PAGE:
• 76. Rater Training  Effective rater training should ensure: – Thorough knowledge of scoring standards (validity) – Consistency of scores (reliability) – Neutrality (fairness)
  • 77. Inter-rater reliability  Best way to ensure this is to have a properly developed scoring rubric and effective rater training  Standard measure for inter-rater reliability is Kappa Level, which approximates an intra-class correlation
  • 78. Recertification
  • 79. Do You Retest Knowledge Periodically? 1. Yes 61% 2. No 3. I think so 4. I don’t know 33% 6% 0% s o so w Ye N no nk tk hi ’ It on Id
  • 80. Ebbinghaus Curve of Forgetting
  • 81. Ebbinghaus Curve of Forgetting
  • 82. Re-certification  Re-certification applies to credentials that have a time limit.  It usually involves re-training and re-assessment.
  • 83. Certification Development Framework Groundwork The Driver Business Case Design Requirements Standards Program Policy and Governance & Re-certification & Global Procedures Administration Maintenance Considerations Develop Develop Assessments Deliver Deliver Assessments Reference: Hale, Judith (2000). Performance-Based Certification: How to Design a Valid, Defensible, Cost- Effective Program. San Francisco: Jossey-Bass/Pfeiffer Evaluate Evaluation
  • 84. Some Early Results
  • 85. Secure timed vs, unsecure, untimed  Eight participants took both the unvalidated, less secure exam Traditional pass and the validated exam score 90%  Participants have been given alpha designations for pilot  Traditional pass score is determined arbitrarily, Angoff Angoff pass pass score is determined by score 80% SME consensus  Even though Angoff pass score is 10% lower than traditional pass score, 2 out of 8 participants would not have passed Track 1 final exam, even though the validated exam was focused on required knowledge as determined by SMEs Uncontrolled Controlled
  • 86. Certification Development Framework Groundwork The Driver Business Case Design Requirements Standards Program Policy and Governance & Re-certification & Global Procedures Administration Maintenance Considerations Develop Develop Assessments Deliver Deliver Assessments Reference: Hale, Judith (2000). Performance-Based Certification: How to Design a Valid, Defensible, Cost- Effective Program. San Francisco: Jossey-Bass/Pfeiffer Evaluate Evaluation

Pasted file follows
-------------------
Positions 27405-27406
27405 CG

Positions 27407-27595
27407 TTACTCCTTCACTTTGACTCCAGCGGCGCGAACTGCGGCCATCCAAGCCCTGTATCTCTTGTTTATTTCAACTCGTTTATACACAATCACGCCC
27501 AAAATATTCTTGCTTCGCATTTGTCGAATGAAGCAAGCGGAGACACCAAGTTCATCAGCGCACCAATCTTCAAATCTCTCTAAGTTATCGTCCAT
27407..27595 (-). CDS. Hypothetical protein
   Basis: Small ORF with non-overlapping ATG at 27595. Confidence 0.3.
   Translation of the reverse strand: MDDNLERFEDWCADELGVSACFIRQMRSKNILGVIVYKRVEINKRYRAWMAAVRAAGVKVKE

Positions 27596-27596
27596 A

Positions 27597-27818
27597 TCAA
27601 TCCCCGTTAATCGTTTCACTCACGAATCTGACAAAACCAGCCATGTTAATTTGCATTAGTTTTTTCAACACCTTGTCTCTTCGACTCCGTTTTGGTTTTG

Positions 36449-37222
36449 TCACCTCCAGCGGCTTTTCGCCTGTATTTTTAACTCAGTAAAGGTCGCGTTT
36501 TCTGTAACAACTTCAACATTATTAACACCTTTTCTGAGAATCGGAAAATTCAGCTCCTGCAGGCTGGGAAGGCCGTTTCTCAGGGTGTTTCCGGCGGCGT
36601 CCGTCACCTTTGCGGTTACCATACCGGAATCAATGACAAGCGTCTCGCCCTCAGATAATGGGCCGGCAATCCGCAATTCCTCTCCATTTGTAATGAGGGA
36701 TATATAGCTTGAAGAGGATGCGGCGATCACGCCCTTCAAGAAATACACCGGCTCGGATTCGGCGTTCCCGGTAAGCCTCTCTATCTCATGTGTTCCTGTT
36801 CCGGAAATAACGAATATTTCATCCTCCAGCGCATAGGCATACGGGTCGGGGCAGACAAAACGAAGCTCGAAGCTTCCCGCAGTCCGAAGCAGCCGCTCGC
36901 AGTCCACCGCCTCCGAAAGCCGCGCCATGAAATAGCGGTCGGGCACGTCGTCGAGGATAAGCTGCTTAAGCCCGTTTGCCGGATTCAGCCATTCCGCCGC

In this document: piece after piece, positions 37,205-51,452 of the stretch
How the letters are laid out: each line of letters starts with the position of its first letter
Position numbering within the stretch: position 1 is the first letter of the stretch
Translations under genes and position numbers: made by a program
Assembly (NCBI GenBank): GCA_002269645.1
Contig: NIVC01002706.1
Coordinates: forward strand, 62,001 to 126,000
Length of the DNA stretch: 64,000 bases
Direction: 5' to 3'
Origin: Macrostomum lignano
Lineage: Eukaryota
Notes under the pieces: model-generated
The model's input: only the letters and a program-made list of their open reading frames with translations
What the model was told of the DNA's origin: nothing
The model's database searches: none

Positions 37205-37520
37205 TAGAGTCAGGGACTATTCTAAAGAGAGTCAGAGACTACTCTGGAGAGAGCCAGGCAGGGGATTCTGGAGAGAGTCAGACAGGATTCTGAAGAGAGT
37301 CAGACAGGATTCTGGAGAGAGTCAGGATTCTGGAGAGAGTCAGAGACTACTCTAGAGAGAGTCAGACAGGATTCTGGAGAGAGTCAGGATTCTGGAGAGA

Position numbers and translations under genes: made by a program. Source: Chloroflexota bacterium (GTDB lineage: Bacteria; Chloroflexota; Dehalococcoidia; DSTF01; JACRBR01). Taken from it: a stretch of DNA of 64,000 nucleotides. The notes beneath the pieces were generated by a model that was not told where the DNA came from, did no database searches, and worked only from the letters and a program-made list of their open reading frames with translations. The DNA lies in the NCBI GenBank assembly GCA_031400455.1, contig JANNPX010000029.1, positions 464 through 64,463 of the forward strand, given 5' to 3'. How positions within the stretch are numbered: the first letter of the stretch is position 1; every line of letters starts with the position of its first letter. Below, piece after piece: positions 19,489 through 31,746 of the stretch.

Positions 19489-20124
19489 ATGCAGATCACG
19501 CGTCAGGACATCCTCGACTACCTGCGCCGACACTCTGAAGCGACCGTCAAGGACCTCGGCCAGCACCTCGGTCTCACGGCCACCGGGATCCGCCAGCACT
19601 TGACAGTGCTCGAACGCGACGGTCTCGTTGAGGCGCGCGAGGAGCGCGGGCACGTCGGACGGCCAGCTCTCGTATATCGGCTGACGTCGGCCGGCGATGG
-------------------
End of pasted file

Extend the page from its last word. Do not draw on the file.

• 87. Analyzing Results of the Tests  Do you need to know how well your questions discriminate between weak and strong students? – Point-biserial correlation  Do you need to know what percent of students answered each question correctly? – Difficulty level  Do you need to know where students have misinformation? – Choice distribution  Do you need to know where the group has strengths and weaknesses? – Score by learning objective/topic
  • 88. Analyzing Results of the Program  Do your test results show that your sales reps are meeting the standards you have defined? – Percent passing  Is the program perceived as credible in the organization? – Validity  Are your results consistent over time? – Reliability
  • 89. Finally…  Document your process  Take the time to construct good assessments  Take the time to validate your assessments  Take the time to set defensible passing scores  Pilot the assessments  Set the right expectations for the learners  Analyze results and revise assessments as necessary  Recertify periodically
  • 90. Questions? Gregory Sapnar Bristol-Myers Squibb Gregory.sapnar@bms.com 609-897-4307 Steven B. Just Ed.D. Pedagogue Solutions Sjust@pedagogue.com 609-921-7585 x12